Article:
Obesity continues to remain a major health issue in the United States and, according to a new study published in the Pediatrics journal, more American children are becoming overweight.
The condition is most prevalent among Hispanic and African- American children. Researchers found that nearly half of all Hispanic children are either overweight or obese.
“The main take-home message for me is that, clearly, obesity remains a problem,” says Asheley Skinner, an associate professor of population health services at Duke University and lead author of the study.
To reach this conclusion, Skinner and her team sifted through federal data from the Centers for Disease Control and Prevention (CDC). The representative sample called the National Health and Nutrition Examination Survey, involved over 3 thousand children.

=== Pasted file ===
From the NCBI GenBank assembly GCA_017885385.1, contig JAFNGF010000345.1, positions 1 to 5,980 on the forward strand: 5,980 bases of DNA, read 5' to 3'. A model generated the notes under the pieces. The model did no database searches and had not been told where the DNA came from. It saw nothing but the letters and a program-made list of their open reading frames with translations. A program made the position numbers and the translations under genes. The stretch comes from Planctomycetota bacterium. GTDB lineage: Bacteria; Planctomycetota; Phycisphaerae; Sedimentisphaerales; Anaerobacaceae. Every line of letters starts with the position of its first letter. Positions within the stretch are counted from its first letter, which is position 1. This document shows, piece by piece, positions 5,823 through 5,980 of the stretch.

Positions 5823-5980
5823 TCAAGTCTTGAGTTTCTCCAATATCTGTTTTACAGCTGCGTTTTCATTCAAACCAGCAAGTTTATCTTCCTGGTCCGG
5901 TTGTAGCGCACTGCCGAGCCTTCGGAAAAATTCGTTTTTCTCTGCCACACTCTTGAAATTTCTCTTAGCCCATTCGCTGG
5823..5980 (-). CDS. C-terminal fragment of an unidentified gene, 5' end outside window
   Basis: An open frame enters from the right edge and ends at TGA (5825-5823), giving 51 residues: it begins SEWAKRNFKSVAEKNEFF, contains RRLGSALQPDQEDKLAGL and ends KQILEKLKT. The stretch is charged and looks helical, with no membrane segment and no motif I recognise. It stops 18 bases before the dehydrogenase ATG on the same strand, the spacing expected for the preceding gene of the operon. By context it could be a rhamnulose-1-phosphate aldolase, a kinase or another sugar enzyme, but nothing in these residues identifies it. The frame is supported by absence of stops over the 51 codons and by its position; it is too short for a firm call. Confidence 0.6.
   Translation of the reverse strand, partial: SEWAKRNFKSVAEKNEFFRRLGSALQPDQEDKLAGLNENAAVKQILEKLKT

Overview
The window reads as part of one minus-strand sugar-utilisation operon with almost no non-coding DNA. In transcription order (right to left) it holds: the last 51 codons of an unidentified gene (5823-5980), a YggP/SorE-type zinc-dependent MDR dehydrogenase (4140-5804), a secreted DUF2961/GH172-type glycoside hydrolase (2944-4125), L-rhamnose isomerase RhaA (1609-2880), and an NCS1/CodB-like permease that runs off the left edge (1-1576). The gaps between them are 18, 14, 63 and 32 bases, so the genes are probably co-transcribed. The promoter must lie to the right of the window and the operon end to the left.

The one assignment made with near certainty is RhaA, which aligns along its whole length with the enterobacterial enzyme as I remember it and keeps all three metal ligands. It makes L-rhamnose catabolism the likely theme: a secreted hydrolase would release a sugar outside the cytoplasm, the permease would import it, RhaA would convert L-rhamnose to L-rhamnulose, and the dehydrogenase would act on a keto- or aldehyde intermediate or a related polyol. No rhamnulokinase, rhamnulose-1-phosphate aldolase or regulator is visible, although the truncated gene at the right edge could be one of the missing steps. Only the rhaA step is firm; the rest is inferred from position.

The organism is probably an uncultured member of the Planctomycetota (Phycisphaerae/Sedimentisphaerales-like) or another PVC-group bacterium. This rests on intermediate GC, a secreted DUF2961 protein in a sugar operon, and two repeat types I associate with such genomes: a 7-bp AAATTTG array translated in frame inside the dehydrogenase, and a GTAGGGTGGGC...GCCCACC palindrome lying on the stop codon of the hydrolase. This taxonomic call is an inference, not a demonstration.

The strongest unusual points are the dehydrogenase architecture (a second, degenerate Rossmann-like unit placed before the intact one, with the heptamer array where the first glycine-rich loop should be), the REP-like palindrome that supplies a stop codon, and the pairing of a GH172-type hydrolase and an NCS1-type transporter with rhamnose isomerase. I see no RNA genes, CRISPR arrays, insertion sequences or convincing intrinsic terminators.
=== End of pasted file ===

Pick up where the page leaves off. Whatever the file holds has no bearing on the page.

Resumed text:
Researchers compared body mass index (BMI) reported in 2013 and 2014 to BMI reported in the two following years. They revealed that the percentage of children between 2 and 19 who are obese increased from 14 percent in 1999 to 18.5 percent in 2015 and 2016.
According to the study, there is no statistical difference in the overall obesity rate between the 2013-2014 and 2015-2016 surveys.
More so, researchers noticed a massive increase of this condition among children, ages 2 to 5 years old. This age group was reported to have increased obesity rates from 9 percent to nearly 14 percent.
“That’s the highest level of obesity that we’ve seen in 2- to 5-year olds since 1999,” Skinner said.
Skinner stressed that obesity among the young is a concern, mainly due to the condition’s likelihood of carrying over to adulthood.
There have been numerous attempts at curving obesity rates in recent years, many of which have had millions of dollars worth of investments. However, a combination of lifestyle factors such as poor eating habits and not enough exercise continue to produce overweight or obese children.
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